SUSE has long been a business Linux for business. With the arrival of SUSE Linux Enterprise (SLES) 12 Service Pack 2 , the first major update since last year, SUSE is staying the corporate Linux course.
Enhancements to SLES 12 SP2 are across the board. They range from improved networking to greater hardware support to fundamental Linux improvements.
First on the list, SUSE claims a ten-fold increase in packet processing via software-defined networking (SDN). The new SLES combines Open vSwitch with the Data Plane Development Kit (DPDK). DPDK is a set of libraries and drivers for fast packet processing. End result? Faster, more flexible networking. This is a important for telecom providers that are adopting SDN and virtual network functions (NFV).
SUSE is also reducing downtime and improved I/O performance through persistent system memory applications by supporting Non-Volatile Dual In-line Memory Module (NVDIMM). This is a new kind of memory that save data in seconds and make data immediately available on reboot. NVDIMMs combine RAM speed with flash memory persistent storage, and, of course, high prices. But, if you need high-availability, SUSE and NVDIMM is a tempting combination.
Scott Farrand, Hewlett Packard Enterprise's (HPE) VP of Platform Software, said, "Next-generation applications, especially database and analytics applications, require new levels of performance. Through close collaborative engineering, HPE and SUSE have enabled support for NVDIMM technology on SUSE Linux Enterprise Server 12 SP2. This allows customers to begin achieving and exceeding performance requirements for next-generation applications."
SUSE also continues to push forward its market-leading mainframe Linux. This new version features improved IBM Power Systems LC and OpenPOWER servers support. For example, it now supports bare metal
The new SLES also reduced downtime for large-memory IBM POWER-based systems. It does this via minimized memory initialization times for server restarts along with high availability and geo clustering support for IBM POWER.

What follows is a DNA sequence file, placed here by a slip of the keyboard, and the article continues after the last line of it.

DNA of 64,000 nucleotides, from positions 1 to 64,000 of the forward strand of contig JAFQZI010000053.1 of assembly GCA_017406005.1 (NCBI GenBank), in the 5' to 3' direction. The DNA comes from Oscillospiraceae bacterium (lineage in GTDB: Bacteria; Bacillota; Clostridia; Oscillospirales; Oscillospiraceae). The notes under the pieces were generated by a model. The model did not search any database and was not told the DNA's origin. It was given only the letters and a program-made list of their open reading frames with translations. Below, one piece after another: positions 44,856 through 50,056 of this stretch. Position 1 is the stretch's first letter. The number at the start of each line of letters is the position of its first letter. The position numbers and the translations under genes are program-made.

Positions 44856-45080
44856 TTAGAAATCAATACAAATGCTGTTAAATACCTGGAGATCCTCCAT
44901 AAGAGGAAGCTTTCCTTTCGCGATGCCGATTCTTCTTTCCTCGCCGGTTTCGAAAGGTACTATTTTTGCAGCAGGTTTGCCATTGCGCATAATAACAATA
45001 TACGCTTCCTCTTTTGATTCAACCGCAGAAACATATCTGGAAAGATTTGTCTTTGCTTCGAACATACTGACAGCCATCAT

SLES also now includes support for the ARMv8-A architecture. You can even run SLES 12 SP 2 on a Raspberry Pi 3. More practically, SLES 12 SP 2 is one of this processor's first commercially available enterprise Linux platforms.
One nice universal feature is that SUSE has improved its service pack (SP) implementation. In the past, you had to upgrade from one SP to another step by step. With "skip service packs" functionality customers can jump directly from SLES 12.0 to SLES 12 SP2.
The new SLES also boasts simplified access to the latest packages and technologies via SUSE Package Hub integration with SUSE Customer Center. This enables customers to seamlessly obtain the latest open-source modules and package updates.
Finally, SLES SP2 images are available for public cloud infrastructures, These include Amazon Web Services (AWS), Azure, and Google Compute Engine.
"SUSE Linux Enterprise 12 SP2 has already earned rave reviews from partners and beta testers worldwide," claimed Olaf Kirch, SUSE VP of SLES Enterprise Engineering. "SUSE is committed to enabling customers to bring their state-of-the-art solutions to market faster by leveraging the latest technologies."
So, as you consider which Linux to use for your enterprise, keep SUSE in mind. It has everything businesses need.